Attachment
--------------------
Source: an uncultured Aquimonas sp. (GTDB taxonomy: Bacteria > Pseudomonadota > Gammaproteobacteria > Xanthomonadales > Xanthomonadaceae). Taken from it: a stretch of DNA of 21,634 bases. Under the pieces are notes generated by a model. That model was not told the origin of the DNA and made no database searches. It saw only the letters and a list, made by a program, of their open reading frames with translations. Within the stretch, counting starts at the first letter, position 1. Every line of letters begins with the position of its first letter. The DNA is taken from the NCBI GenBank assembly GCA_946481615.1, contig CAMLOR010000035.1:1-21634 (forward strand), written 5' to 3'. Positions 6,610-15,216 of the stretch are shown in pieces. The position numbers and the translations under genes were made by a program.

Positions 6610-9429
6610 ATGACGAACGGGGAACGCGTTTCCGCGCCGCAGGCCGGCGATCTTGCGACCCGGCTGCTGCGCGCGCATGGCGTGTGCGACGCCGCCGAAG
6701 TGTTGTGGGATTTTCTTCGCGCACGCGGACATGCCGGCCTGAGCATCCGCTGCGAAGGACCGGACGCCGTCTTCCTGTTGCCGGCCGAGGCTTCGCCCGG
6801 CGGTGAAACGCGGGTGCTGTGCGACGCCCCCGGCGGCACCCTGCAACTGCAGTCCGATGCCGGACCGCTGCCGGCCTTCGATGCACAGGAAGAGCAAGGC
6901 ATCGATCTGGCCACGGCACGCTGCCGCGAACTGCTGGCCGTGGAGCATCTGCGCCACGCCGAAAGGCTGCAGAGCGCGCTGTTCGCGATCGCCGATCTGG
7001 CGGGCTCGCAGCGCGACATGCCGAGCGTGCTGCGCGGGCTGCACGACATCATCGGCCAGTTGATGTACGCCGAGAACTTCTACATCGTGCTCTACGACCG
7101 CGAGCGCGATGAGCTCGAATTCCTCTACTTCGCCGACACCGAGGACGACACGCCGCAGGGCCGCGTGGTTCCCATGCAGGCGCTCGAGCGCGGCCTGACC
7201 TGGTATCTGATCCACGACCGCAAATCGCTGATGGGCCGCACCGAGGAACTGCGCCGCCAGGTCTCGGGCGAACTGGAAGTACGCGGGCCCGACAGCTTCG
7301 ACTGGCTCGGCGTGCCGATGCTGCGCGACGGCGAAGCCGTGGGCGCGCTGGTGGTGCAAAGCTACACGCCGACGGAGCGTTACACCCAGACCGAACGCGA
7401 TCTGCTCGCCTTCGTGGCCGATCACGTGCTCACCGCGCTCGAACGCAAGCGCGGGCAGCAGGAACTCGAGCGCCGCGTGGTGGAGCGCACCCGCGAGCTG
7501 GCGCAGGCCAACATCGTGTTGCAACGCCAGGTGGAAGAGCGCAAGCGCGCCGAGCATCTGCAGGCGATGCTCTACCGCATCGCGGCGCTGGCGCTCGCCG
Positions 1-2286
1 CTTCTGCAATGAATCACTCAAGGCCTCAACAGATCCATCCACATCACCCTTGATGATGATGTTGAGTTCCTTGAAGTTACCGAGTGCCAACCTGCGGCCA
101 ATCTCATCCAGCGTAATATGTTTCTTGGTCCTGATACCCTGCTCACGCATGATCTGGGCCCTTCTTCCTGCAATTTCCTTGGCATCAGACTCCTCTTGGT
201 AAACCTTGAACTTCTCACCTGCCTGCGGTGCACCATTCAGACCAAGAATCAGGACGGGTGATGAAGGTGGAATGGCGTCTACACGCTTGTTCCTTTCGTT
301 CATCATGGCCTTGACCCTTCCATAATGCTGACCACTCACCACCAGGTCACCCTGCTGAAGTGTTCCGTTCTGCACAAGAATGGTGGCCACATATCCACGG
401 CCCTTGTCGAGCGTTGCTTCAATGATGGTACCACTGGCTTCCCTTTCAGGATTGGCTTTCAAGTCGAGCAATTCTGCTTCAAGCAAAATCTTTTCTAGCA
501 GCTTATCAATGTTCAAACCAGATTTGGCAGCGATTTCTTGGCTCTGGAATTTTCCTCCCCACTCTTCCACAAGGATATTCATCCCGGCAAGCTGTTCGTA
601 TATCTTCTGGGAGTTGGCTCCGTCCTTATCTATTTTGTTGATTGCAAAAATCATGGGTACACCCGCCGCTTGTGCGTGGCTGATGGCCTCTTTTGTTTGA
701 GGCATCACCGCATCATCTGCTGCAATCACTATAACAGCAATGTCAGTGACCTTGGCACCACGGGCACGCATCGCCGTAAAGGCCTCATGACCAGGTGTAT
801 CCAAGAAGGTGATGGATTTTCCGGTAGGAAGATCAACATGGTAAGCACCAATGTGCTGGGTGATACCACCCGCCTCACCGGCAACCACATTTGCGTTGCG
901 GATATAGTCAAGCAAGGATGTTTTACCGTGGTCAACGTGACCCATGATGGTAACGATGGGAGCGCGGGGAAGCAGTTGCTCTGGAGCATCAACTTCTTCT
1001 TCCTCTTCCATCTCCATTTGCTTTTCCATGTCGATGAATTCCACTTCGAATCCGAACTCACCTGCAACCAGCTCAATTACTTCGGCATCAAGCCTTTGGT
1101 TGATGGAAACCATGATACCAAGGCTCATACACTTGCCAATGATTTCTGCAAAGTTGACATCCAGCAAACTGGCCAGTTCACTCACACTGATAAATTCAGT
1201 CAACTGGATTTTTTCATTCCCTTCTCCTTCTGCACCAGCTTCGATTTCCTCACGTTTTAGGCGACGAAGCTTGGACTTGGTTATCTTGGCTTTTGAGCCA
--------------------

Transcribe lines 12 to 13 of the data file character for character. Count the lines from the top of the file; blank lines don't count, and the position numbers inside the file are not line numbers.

7501 GCGCAGGCCAACATCGTGTTGCAACGCCAGGTGGAAGAGCGCAAGCGCGCCGAGCATCTGCAGGCGATGCTCTACCGCATCGCGGCGCTGGCGCTCGCCG
Positions 1-2286